As a Leadership Strengths Coach, I meet clients from all over the world. My job is exhilarating and rewarding in more ways than I can possibly imagine. I thrive on the opportunity to make deep and lasting relationships with the amazing people I meet. However, beyond the long hours in virtual meetings lies something that I love even more. It’s what I do when I’m not working. It’s what I think, sleep, and meditate upon and it’s called Music. I found my absolute, indivisible Truth in the world of Music. I found it in the Tanpura and an ocean called Indian Classical Music. No, I’m not a professional musician. But music is the Anchor and Tutor in my life’s journey.
Lec-Dem on Indian Music
In October 2016, I was invited to deliver a lec-dem on Indian Music to a group of teenage students from India and Switzerland. It was terrifying and humbling, all at once. My commitment was to create interest and awareness about a musical genre that has flourished and withstood the test of time for 600+ years. To say it was daunting would be an understatement!
My audience consisted of students, teachers, and administrative staff from Sri Kumaran Public School and 18, Swiss Exchange Students from Kantonsschule Wohlen, Switzerland. To meet Generation Z in an environment of fun and learning was far too exciting to pass up!
600+ Years in 60 Minutes?
Accepting my childhood friend’s invitation was the easiest part. When I sat down to craft the presentation and structure my talk, I felt overwhelmed. Musical Masters have devoted entire lifetimes to the study and spiritual practice of classical music. As a complete rookie, what could I possibly share that would be of value to my audience? Where do I even start?
My work was cut out. I worked hard to structure my talk to extract whatever little I could from the rich history of a 600-year legacy. My Guru (teacher) Pt. Dr. Nagaraj Rao Havaldar reviewed the key points and summary and gave me the go-ahead sign.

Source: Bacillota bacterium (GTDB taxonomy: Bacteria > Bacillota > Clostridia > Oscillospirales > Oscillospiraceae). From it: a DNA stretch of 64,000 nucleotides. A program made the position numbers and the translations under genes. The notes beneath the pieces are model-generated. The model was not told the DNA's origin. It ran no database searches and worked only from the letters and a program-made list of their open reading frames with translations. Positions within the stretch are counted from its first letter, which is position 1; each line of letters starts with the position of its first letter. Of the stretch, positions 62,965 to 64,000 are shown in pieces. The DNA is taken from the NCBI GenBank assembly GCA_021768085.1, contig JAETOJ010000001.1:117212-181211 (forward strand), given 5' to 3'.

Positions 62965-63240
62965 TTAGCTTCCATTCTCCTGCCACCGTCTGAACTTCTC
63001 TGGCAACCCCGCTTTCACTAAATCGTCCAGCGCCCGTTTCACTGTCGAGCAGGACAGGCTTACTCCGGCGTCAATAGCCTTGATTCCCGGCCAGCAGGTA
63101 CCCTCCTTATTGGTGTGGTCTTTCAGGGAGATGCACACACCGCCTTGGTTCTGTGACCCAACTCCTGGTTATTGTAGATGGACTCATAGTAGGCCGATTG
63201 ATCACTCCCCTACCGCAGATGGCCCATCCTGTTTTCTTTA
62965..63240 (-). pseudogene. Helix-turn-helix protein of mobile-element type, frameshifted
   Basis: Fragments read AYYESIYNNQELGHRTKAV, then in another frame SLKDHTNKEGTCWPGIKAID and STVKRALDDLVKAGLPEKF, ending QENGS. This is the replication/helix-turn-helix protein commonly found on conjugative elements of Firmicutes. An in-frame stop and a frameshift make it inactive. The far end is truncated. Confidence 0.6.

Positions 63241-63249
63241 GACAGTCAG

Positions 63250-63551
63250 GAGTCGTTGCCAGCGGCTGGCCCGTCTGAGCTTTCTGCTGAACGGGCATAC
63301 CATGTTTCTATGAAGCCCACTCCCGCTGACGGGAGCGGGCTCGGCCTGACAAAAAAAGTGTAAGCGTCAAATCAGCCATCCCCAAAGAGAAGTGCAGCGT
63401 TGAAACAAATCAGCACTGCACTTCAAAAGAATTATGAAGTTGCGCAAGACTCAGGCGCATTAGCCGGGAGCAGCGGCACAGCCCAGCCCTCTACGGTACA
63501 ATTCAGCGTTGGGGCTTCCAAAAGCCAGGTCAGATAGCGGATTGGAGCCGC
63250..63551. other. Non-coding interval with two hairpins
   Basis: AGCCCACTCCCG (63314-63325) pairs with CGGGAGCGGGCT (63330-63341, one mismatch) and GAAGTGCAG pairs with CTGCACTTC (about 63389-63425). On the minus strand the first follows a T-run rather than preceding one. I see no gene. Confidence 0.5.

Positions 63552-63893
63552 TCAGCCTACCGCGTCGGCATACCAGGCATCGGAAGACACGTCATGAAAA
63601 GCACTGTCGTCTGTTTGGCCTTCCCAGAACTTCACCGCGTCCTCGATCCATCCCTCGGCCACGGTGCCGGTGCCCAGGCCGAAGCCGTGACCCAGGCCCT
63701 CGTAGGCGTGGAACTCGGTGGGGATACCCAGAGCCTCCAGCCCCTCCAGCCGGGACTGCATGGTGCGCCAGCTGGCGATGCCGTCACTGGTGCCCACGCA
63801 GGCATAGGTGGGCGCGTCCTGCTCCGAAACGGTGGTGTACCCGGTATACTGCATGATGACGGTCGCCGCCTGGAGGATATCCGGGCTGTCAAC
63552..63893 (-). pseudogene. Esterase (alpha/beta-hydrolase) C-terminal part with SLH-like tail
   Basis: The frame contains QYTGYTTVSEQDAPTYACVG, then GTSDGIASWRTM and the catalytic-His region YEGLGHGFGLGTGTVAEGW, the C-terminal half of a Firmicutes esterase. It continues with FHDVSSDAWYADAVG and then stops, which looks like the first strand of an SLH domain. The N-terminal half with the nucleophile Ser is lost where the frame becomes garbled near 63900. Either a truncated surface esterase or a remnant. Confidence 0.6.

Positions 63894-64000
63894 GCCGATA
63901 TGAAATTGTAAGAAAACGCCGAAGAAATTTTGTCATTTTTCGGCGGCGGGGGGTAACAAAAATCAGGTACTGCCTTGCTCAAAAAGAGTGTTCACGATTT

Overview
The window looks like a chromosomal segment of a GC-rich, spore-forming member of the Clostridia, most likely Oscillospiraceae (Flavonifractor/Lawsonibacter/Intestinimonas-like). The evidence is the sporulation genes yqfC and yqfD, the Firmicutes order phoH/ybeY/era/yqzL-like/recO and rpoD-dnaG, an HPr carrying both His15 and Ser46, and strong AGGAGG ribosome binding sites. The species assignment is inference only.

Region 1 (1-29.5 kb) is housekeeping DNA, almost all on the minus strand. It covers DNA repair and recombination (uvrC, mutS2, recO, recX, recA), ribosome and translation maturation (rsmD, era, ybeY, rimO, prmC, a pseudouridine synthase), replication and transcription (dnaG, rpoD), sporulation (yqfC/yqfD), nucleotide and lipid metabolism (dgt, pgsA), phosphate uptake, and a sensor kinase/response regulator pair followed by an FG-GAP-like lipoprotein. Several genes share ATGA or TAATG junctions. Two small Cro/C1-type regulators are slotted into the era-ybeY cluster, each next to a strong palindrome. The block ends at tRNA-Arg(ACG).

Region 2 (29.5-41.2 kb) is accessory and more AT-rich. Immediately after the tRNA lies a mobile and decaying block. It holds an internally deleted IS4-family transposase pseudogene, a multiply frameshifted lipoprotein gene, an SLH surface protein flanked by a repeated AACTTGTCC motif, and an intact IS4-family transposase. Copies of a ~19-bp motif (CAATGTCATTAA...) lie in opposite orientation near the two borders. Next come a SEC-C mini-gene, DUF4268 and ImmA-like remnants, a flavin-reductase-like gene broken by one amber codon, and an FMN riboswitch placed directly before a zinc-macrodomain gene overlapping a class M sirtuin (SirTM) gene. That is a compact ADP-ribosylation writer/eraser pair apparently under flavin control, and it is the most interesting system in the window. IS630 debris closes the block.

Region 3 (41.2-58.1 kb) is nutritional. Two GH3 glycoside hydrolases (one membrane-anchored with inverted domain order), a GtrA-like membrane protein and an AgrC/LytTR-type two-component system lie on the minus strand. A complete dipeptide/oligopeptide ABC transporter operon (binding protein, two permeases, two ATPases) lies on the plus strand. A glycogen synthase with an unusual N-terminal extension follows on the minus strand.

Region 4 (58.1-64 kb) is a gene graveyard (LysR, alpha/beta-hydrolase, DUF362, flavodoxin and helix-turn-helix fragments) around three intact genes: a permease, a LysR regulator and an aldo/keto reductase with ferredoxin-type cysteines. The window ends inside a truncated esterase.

What I Learned
From the beautiful campus to the wonderful children and teachers I met that day from both schools, here’s what I observed and learned:
Music truly transcends barriers – I chose the image of a glorious sunset by the beach for this blog post. You may wonder how this relates to music. In this image, the elements transcend geographical boundaries to become a single, glorious tapestry of colors. This is exactly how music transcends all barriers: real and artificial. Not surprisingly, I experienced this at the session too. People approached me with requests to collaborate and were curious about musicians, musical instruments, and the legacy of this genre. They were serious and playful, young and old, Indian and Swiss. Music simply became a medium for a rich dialogue.
Hungry, Curious, Global – This was my one of my first, formal interactions with Gen-Z. And what I saw in them was an insatiable hunger to learn, deep curiosity to explore, and openness to see common patterns in people that were different from them.
Music as an Anchor – What is the one thing a child or a young adult can hang on to amidst a world that is constantly in flux? A safe environment that empowers them to do what they love. When they engage with music, as one of the fine arts, it can truly serve as a life-long anchor. Here’s why:
First, it is a great leveler. It builds character. They probably won’t need military boot camp. The discipline and practice of learning a musical instrument or singing is enough to strengthen the mental and emotional resilience required to thrive in life’s journey. Second, it makes them more sensitive and compassionate. I talk more about this in a previous blog post. Music helps them drop the armor and recognize courage in a way they never have before. And if they go on to become superstars or great performers, that is an absolute (and incidental) bonus.
Edelweiss and Indian Music Together?
No I don’t mean a fusion of the two! This part of the story is an account of my brave and imperfect attempt to offer a musical “thank you” to my gracious audience. I did this by singing Edelweiss, the song (and Swiss National Flower) that forever epitomized the spirit of The Sound of Music. It was the closest I got to communicating in a language they honored and understood. Thousands of miles away from home, I hope the song reminded them of “belonging”. And how music had created the bridge to remind us that we are far more similar than we think.
Editor’s Note: This blog post was originally published in January 2017 on LinkedIn and has since been updated.
Anitha Aswath is an HR Consultant and Strengths Coach of Leader Success in the Leadership and Team Intelligence Practice Area at Cisco. She has the unique privilege of meeting Cisco clients from all over the world to serve, teach, and enable the success of their teams.
THIS IS A PERSONAL BLOG AND VIEWS DON’T REPRESENT CISCO’S STRATEGIES OR OPINIONS.